Three rates of return you should know: IRR, SRR and TWRMarch 27, 2015 12:00 am
For obvious reasons, everyone wants to know their rate of return—and rightfully so. Regardless of whether it’s a “do it yourself” investor or an experienced mutual fund manager, who doesn’t want to know how well they’re doing? In my line of work, its hands-down the most common question I get. Here’s a question for you, the reader: Do you know what type of rate of return you’re being quoted? Yes, there is more than one type. While there are quite a few, let’s stick to the three basics you’ll likely encounter.
IRR: Internal Rate of Return
Internal rate of return is how your overall portfolio performed and includes the size and timing of cash flows (withdrawals and/or deposits) to create a more personalized rate of return. This is what I like to call the “bottom line” return. This is an excellent measure of how you actually performed during a given period. At StrategicPoint we provide this in our reporting, and it is presented net of fees unless a client pays management fees from an outside account.
TWR: Time Weighted Return
Time weighted return, which StrategicPoint also provides, is how your advisor or portfolio manager performed. It removes the effects of cash flow into and out of a portfolio—something an advisor doesn’t have any control of. TWR is the type of return used more commonly to measure how your investment advisor performed.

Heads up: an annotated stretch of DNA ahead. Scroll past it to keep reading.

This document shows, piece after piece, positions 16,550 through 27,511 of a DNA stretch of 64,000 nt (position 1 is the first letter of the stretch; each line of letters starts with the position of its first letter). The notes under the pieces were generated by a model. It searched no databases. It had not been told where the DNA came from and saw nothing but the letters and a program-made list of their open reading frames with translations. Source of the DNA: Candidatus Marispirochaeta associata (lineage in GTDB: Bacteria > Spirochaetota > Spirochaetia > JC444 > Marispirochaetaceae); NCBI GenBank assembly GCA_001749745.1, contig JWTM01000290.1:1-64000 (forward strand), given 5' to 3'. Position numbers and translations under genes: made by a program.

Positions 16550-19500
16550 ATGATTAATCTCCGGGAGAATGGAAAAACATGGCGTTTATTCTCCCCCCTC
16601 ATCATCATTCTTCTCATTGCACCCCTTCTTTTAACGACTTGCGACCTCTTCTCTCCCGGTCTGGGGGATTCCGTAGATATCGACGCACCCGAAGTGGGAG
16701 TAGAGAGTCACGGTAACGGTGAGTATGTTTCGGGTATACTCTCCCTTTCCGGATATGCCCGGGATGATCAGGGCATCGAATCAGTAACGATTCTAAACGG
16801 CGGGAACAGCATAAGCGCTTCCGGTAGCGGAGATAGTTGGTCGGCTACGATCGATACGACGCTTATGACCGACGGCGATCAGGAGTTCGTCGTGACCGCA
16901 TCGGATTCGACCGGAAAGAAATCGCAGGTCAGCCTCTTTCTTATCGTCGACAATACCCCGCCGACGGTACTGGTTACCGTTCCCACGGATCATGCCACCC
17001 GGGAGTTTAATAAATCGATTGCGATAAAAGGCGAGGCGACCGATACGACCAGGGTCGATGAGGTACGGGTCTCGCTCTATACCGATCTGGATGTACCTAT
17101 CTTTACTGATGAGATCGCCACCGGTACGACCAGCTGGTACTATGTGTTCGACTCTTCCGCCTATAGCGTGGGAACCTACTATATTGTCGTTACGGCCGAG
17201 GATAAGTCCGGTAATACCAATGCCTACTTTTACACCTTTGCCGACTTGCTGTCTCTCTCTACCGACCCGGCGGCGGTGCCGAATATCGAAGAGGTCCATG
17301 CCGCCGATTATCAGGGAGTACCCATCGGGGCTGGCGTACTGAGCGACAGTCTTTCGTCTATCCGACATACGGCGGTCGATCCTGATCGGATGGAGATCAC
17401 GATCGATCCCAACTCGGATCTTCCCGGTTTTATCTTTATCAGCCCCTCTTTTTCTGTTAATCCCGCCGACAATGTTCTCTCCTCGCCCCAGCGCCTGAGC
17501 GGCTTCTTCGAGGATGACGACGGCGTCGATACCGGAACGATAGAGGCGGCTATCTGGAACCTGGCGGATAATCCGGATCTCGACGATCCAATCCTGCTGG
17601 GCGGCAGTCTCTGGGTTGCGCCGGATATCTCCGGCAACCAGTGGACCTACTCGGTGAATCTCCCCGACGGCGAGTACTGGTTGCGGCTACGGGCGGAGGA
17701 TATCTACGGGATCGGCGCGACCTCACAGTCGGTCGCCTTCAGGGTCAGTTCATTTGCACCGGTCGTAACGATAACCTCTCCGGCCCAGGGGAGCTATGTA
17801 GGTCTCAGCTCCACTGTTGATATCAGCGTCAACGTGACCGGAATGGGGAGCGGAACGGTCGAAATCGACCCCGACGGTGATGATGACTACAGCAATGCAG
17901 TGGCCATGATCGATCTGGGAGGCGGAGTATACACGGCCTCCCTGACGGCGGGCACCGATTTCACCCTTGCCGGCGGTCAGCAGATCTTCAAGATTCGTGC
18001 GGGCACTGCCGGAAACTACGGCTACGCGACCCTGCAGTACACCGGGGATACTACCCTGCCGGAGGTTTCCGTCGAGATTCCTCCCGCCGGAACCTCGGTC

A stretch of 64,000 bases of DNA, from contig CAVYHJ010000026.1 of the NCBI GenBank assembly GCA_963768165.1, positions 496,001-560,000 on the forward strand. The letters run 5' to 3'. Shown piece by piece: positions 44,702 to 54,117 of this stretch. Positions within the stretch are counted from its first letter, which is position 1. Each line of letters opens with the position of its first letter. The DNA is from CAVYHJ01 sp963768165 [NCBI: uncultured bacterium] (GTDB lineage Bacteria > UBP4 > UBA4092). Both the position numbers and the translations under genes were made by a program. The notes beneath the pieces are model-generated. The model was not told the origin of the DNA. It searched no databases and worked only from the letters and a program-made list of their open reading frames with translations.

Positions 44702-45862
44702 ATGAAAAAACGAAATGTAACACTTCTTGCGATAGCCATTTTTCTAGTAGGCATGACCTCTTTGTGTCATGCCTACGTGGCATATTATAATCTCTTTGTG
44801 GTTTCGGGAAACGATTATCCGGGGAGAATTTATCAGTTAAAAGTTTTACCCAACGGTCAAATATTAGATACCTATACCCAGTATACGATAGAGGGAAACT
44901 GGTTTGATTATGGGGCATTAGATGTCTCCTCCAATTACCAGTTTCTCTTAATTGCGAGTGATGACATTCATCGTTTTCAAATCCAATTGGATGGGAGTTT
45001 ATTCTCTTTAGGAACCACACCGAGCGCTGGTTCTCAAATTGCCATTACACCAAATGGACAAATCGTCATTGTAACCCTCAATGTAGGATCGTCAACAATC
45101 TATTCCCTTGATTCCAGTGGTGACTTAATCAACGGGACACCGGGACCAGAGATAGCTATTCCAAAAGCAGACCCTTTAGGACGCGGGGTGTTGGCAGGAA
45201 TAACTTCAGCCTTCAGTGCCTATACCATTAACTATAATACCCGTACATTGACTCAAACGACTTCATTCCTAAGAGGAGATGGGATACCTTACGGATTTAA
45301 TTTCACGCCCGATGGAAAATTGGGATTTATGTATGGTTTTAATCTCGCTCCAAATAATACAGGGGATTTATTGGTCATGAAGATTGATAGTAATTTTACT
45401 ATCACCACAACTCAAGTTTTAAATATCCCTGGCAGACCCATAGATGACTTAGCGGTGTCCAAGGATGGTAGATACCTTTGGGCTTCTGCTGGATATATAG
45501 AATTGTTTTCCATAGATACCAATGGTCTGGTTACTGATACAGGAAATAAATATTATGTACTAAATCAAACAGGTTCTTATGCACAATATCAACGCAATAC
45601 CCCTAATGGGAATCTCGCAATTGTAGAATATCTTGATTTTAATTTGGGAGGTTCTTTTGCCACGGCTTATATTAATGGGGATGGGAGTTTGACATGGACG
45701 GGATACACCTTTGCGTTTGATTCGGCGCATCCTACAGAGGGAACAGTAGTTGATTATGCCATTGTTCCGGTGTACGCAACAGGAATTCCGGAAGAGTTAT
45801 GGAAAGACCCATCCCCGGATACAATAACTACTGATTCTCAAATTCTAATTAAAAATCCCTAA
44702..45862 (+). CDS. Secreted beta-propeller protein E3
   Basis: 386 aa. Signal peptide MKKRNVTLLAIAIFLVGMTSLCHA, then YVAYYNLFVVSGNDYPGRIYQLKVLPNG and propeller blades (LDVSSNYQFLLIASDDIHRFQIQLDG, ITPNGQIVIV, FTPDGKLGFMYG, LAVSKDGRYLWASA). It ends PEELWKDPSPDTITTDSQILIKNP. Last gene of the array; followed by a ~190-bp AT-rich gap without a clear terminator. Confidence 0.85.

SRR: Simple Rate of Return
Simple rate of return, as the name states, is the easiest of the three in terms of calculating. It’s the percentage change in market value. SRR is mostly used to calculate an index or benchmark. It doesn’t take into consideration any cash flows or time value of money. All three return rates mentioned here can be a separate number on the same portfolio within the same time frame because they each use a different formula for calculation.
Here is an example. Below are two different rates of return for the same portfolio.
Ending Balance of $1,163,032
TWR is 5.53%
IRR is 7.14%
The reason they are different is because cash was added to the portfolio, and IRR takes cash flow into consideration when calculating the rate of return. If the investor did not deposit or make any withdrawals, the IRR and TWR would both be 5.53%.
The IRR includes cash flow and timing, giving you a more complete picture of your performance. The TWR shows the return of how the manager performed (without cash flow) and timing. These two methods show you the difference between how your portfolio performed and how your manager performed. Hopefully this helps you be more prepared and informed the next time you ask “what’s my return?” And may your IRR be a positive one!
The information contained in this post is not intended as investment, tax or legal advice. StrategicPoint Investment Advisors assumes no responsibility for any action or inaction resulting from the contents herein. Sean’s opinions and comments expressed on this site are his own and may not accurately reflect those of the firm. Third party content does not reflect the view of the firm and is not reviewed for completeness or accuracy. It is provided for ease of reference.